|Feed Your Fiction Addiction and It Starts At Midnight host the 2016 Discussion Challenge.|
It’s no secret that I’ve spent a lot of my life reading. I read for several hours before I go to bed each night. I read during the day while I work as an acquisitions editor for anthologies and literary journals. I’m in my final year of graduate school, so that means even more reading. All of this reading has led me to wonder if books have shaped my beliefs about the world.
There is some evidence that books have an impact on people’s behavior. A few years ago, there was an article in Scientific American about how reading Harry Potter can make children and young people more tolerant toward “out-groups.” Out-groups are social groups (such as immigrants or homosexuals) that a person does not consider themselves a part of.
Judging by the hateful stuff I’ve seen on the news recently, I seem to be much more tolerant of out-groups than a lot of Americans. But, I have no idea if I developed this tolerance because I obsessively reread Harry Potter as a teen, or if my tolerance came from another source, such as my awesome parents.
It’s impossible to pinpoint exactly where I got my ideas about the world, but it’s probably safe to assume that books had something to do with them. It’s difficult to spend hours with your brain inside your favorite book and not have the themes of that book seep into other parts of your life. Books have themes for a reason, right? They’re supposed to encourage the reader to think about the world.
It’s obvious that people believe that morals can be learned from stories. There are whole genres of books that are meant to teach and reinforce religious beliefs. The first fables were created thousands of years ago to teach children important life lessons. In modern times, book-banning in schools and libraries is common because parents believe that it is dangerous or inappropriate for children to read certain books. Even though Harry Potter can teach children tolerance, it is one of the most banned series on the planet. Many parents believe that it encourages children to practice witchcraft and disobey authority.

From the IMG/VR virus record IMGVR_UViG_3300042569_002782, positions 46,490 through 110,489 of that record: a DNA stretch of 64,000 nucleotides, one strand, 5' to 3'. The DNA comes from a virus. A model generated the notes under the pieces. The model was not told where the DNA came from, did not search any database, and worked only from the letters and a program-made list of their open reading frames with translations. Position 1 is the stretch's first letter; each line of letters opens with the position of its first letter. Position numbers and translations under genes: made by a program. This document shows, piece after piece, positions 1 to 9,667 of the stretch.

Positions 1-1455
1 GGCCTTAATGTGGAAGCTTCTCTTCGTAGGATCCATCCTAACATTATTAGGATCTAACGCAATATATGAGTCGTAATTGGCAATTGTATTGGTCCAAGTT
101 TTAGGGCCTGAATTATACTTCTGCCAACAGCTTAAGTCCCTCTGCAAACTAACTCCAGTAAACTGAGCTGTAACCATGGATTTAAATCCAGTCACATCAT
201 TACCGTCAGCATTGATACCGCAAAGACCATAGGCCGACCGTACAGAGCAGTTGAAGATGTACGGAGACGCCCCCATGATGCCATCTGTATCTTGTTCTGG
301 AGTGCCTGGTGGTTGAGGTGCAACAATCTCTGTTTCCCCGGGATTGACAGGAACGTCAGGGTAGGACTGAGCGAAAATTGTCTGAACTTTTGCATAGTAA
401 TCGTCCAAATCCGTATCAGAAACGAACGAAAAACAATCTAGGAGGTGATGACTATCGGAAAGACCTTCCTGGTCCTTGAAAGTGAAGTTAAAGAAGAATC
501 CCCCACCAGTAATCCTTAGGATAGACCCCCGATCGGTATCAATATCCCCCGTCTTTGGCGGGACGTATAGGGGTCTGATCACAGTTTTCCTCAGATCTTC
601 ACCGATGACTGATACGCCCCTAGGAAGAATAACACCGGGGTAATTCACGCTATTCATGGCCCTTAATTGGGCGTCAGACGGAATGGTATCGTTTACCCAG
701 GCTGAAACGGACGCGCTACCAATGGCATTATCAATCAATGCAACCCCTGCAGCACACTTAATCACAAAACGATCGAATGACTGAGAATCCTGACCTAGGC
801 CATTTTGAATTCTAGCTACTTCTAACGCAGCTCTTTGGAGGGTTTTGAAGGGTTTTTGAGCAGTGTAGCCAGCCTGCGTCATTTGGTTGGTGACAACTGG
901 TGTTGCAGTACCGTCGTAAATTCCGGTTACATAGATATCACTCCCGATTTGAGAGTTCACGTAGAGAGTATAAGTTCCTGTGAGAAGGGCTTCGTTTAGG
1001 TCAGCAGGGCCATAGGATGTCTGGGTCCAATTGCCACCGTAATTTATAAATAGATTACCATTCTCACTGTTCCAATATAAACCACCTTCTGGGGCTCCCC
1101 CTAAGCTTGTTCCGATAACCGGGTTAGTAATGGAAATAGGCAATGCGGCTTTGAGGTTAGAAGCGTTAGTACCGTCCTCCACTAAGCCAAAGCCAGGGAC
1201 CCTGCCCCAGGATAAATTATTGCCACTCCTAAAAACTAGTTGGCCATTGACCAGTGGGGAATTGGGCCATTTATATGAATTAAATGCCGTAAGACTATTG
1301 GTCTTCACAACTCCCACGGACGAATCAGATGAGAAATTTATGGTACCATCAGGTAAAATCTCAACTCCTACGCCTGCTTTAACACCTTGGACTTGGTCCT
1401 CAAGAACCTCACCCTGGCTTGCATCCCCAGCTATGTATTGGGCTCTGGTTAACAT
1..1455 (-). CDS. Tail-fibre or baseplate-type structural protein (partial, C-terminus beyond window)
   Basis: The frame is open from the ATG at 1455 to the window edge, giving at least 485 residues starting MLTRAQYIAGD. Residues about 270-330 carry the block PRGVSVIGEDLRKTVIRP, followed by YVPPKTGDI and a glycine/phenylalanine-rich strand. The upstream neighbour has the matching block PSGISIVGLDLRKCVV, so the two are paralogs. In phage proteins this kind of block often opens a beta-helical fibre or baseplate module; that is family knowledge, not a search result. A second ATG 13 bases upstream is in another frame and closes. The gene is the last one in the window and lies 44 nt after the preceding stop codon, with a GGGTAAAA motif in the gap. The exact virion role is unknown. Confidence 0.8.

I wondered if stories had any role in shaping my morals. To find out, I started looking at the themes of my favorite childhood books. I was a big re-reader as a kid. It wasn’t unusual for me to read the same book 3 or 4 times in a row. I examined some of my favorites and noticed that a lot of my personal beliefs do line up with the themes of the books, but I have no idea if that’s because the books influenced my beliefs, or if it’s because the themes are fairly universal, or if it’s all a coincidence. Or, maybe I already had the ideas before I read the books. I don’t think there’s any way to know for sure.
There is one instance where a book may have influenced my worldview. Again, I can’t be totally sure. When I was a teenager, I read What Happened to Lani Garver by Carol Plum-Ucci. The novel is about a teenage girl who meets someone called Lani. She’s not sure if Lani is a girl or a boy, gay or straight, a teenager or an adult. As the narrator gets to know Lani, she starts to suspect that Lani may not be human. Lani could be an angel. Unfortunately, the rest of the town can’t see past Lani’s outward appearance, and Lani faces some brutal discrimination. This was the first book I ever read that had LGBTQ themes. Before I read What Happened to Lani Garver, I had never thought about what it was like to be judged for your gender or sexuality.
Shortly after I read this book, one of my friends came out as gay. I grew up in a religious town, and I had never met an openly gay person before. The reaction that some of my classmates had to my friend’s sexuality was awful. I was bullied in school, but it was nothing compared to what my friend went through. I had never seen people treat another person so horribly.
I think the combination of reading the book and seeing what my friend went through helped me become more tolerant of out-groups. Just because someone is different from me doesn’t mean that I have the right to treat them badly. So, maybe books have had an impact on my worldview.
What about you? Is there a book that has helped shape your beliefs?